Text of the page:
Martin Heidegger’s philosophy is deep and complex, and yet he makes statements that are simple and Zen-like. Zen is accepting things as they are and not fighting the flow. This includes the Zen approach to death, which is Life and Death are one. It is a continuum. There is no dividing line between them. As in the world of form, there is actually no dividing line between anything, there only seems to be to our perceptions. Everything interacts as part of a cosmic dance of chemicals, atoms, and non-physical elements. All is one underneath it all.
Heidegger made this statement:
"If I take death into my life, acknowledge it, and face it squarely, I will free myself from the anxiety of death and the pettiness of life - and only then will I be free to become myself.”
He is saying that our fear of death and our craving to “make something” out of our lives puts us on a hamster wheel of tasks and to-do lists that never end but don’t lead to peace, joy, or understanding of our true selves. Instead of being in denial about our own physical death, if we face that it is inevitable, we won’t scramble around living life on the surface. It’s like the Kamikaze fighter who crashed his plane but didn’t die. He expected to. die And when he survived he felt renewed, as if he saw life and all its glory for the first time.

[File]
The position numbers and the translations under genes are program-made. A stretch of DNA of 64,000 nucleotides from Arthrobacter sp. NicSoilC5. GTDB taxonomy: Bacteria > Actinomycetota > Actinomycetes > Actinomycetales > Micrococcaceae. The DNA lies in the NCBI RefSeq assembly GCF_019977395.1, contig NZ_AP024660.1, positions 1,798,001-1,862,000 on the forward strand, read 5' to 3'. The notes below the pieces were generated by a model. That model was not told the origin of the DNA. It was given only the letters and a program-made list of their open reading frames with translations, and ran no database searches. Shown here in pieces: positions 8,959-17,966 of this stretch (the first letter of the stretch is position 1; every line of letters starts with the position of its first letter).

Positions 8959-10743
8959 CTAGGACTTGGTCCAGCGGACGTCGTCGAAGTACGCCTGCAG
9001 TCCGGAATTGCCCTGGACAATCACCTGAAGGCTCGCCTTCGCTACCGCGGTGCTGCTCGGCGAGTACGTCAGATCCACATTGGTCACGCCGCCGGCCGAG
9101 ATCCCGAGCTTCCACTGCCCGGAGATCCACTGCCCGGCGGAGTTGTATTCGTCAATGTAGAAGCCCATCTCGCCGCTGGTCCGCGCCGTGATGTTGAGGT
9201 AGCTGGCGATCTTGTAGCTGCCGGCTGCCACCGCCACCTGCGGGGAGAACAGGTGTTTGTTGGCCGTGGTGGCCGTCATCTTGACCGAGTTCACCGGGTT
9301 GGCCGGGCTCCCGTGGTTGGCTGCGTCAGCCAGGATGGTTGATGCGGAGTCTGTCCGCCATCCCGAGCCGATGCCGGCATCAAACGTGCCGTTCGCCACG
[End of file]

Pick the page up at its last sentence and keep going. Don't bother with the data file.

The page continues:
Heidegger also said, “Every man is born as many men and dies as a single one.” He is saying that we are more than the physical bodies, which, like snowflakes are all individual but form the totality of the snowfield. Or like raindrops falling into the ocean. The individuality disappears, once we cross over into death.
This is Zen-like because of the emphasis, that after all, All is One. We realize that the deepest level of our life, what in Zen is called the "true self," is always here-and-now. This true self, even though here-and-now, is always changing. When we are born we enter the world of change and when we die we enter the world of change. It is always the same yet always changing. If we don’t realize this, we live deluded lives. That is why Heidegger said, “Transcendence constitutes selfhood.”